The software interface remains unchanged from our earlier look and could definitely use some refinement but the functionality is there. Notice the motherboard is listed at the bottom of the application window, an indicator that your board is properly detected by the Virtu software and is enabled correctly.
Here you can see all of the games and applications that Lucid has tested and enabled to work with Virtu out of the box. These applications have profiles that will enable them to run on the discrete GPU by default rather than on the slower processor graphics. The good news is that if your game isn’t listed or a new title is released before Lucid has the chance to release updated software, you can simply hit the Add button and find the executable file to include it on this list.
While we don’t recommend keeping the icon there permanently, seeing it placed on the screen when your application is running on the discrete GPU can help with troubleshooting and to make sure that your game is properly recognized by the software and that the "switch" in the switchable graphics is working in your favor.
To test Virtu yet again with this 1.0 release, we decided to use the same processor test bed but move the primary display output from the discrete card to the integrated graphics DVI port. Originally, this was a REQUIREMENT of Virtu but has since been altered. Let’s see how the performance of having the discrete-only setup compares to that of a Lucid Virtu switchable configuration.
While the 3DMark Vantage results look basically identical between the GTX 285 and the Virtu configuration, the F1 2010 and Left 4 Dead 2 results show a slight performance drop. More than likely due to the latency introduced when moving frames from the discrete GPU to the main system memory frame buffer for the Intel Sandy Bridge graphics to output, this drop was the reason Lucid worked to find a way to support connecting the display to the discrete card.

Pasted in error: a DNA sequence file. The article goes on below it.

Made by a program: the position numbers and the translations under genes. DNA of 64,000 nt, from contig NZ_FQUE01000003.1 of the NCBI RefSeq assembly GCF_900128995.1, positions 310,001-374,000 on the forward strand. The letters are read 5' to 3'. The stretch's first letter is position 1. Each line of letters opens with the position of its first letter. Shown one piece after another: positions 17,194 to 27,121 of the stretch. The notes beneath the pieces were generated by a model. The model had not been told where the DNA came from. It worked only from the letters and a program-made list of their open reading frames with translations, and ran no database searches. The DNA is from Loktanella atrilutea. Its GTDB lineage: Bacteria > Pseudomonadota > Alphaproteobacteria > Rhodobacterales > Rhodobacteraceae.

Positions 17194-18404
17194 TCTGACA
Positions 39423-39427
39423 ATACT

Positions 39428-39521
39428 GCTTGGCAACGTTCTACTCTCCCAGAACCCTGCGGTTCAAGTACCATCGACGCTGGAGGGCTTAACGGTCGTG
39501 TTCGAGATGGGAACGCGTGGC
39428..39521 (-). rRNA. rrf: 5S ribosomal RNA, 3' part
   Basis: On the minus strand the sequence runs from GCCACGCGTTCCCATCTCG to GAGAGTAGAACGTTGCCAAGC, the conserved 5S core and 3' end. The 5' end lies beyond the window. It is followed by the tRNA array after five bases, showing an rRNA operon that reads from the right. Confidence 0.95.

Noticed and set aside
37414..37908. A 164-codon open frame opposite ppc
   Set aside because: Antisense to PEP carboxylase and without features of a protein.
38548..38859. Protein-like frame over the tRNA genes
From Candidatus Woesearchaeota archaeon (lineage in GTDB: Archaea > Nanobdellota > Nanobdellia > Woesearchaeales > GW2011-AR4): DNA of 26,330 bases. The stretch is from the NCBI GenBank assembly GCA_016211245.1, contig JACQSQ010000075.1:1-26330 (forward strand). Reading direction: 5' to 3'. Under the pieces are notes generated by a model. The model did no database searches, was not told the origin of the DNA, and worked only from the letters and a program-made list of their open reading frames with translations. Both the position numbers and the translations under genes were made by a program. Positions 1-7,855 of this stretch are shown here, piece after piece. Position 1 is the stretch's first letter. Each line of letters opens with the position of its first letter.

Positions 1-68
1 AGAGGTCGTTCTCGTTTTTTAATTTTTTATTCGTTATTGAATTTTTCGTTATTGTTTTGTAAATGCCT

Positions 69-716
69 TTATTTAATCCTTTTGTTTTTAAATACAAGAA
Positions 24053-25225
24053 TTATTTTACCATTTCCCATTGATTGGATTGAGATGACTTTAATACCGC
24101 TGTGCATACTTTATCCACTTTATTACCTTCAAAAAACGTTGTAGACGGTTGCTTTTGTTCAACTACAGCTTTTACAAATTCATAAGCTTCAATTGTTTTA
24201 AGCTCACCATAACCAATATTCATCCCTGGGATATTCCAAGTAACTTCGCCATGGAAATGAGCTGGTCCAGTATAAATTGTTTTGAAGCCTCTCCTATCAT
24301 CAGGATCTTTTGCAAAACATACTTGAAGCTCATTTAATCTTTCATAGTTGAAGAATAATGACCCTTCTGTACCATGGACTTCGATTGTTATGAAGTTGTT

Intel Quick Sync – Use Case #3
Obviously the next thing to test if Lucid Virtu enabled us to take full advantage of Intel’s HD Graphics 3000 features while utilizing the gaming performance of the discrete GPU. For that we fired up a copy of the CyberLink Media Espresso application that allows us to use the Quick Sync video transcoding feature for incredibly fast video transcoding.
Here you can see our result for transcoding a large 1080p video file from a Canon 7D camera to a format compatible with the Apple iPad; 23 seconds is pretty good for this conversion.
In this screenshot you will see the time of 44 seconds that is the result seen when utilizing the discrete graphics on the GeForce GTX 285 and the best hardware acceleration that it can provide. At about 90% slower than the Intel integrated graphics hardware you can see why users were eager to be able to include this kind of acceleration in their computing landscape.
Finally here we see the results while using the Lucid Virtu software, in the same boot session as getting the much improved gaming performance of the GTX 285. You can see the 23 seconds here matches the performance we saw with the integrated-only configuration.
Obviously there are still some questions on the long term viability of this and other desktop switchable graphics software solutions. We are a bit confused as to why NVIDIA has delayed the release of its Synergy software that was mentioned in our material and even in BIOS’ of several motherboards we have been testing so it appears obvious that NVIDIA had planned on pushing this out today. Hopefully we’ll get hands-on with it soon so we can compare it to what Lucid has been able to provide with Virtu and maybe see some additional features added to this list.